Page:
The European Parliament has adopted its report on “A new EU-China strategy”. I worked as co-rapporteur for this file, covering the exclusive competences of INTA on trade and investment.
The report is very important because it clarifies and consolidates the EU position in its strategic relationship with China. Key trade- and investment-related considerations include calls to redress the increasingly unbalanced economic and trade relationship with rules-based mechanisms that aim to level the playing field, while boosting the EU’s autonomous trade toolbox. Stressing the need to speak with one voice on China, the report also calls for an assessment of the EU’s economic dependencies in strategic sectors, such as critical raw materials or semiconductors, and an urgent need to boost the resilience of our supply chains. The report also reiterates that the ratification process of the Comprehensive Agreement on Investment cannot start until the Chinese sanctions against MEPs and EU institutions have been lifted.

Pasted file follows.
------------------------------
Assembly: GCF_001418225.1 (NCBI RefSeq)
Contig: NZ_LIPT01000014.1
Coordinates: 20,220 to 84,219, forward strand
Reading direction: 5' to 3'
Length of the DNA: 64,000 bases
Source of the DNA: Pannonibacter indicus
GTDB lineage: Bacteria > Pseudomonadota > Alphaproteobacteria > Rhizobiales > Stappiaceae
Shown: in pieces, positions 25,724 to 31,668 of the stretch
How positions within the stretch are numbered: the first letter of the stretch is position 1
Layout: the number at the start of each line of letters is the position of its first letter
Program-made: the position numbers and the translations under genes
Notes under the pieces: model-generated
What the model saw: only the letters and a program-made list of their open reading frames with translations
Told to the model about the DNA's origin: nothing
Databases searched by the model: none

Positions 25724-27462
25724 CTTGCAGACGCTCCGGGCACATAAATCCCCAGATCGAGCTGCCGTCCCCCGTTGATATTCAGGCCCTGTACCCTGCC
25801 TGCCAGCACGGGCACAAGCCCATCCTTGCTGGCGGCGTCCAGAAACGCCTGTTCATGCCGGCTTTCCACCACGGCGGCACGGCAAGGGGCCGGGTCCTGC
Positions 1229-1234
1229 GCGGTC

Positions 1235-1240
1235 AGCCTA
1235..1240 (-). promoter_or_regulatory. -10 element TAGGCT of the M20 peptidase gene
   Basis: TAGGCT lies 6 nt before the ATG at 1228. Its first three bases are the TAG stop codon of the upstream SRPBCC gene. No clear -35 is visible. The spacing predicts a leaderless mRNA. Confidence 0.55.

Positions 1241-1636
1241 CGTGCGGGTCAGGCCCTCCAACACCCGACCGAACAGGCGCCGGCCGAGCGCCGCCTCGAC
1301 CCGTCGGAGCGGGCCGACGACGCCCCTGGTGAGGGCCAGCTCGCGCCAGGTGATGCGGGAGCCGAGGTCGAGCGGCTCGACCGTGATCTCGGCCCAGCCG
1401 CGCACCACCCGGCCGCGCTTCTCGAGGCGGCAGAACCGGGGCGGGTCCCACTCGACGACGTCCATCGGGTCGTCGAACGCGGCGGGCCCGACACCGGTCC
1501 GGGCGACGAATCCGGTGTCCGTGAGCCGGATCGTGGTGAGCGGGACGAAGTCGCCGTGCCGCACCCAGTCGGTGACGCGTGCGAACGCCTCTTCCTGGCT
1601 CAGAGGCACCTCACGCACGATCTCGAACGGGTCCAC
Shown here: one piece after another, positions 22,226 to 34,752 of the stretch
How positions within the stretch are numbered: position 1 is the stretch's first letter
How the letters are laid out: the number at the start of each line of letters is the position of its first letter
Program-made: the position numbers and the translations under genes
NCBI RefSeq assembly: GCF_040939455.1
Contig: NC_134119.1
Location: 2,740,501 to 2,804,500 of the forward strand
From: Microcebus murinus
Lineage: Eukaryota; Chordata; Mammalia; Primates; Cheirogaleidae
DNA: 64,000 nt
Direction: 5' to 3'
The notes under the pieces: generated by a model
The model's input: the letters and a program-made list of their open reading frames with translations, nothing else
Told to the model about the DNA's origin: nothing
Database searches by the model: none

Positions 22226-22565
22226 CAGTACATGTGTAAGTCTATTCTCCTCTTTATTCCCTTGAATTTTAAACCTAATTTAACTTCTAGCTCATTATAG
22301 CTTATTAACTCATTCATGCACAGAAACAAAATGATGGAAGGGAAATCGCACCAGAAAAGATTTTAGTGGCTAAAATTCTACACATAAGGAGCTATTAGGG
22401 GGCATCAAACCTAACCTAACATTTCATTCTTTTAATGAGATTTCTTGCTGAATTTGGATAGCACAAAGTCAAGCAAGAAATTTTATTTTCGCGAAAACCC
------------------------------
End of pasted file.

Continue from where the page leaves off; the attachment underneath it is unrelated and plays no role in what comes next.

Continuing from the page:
Even though the reciprocal sanctions have brought EU-China political and diplomatic relations to a recent time low, the economic and trade exchanges are ever-increasing. Regardless of our differences, we must hence engage China to resume dialogue and begin rebuilding trust.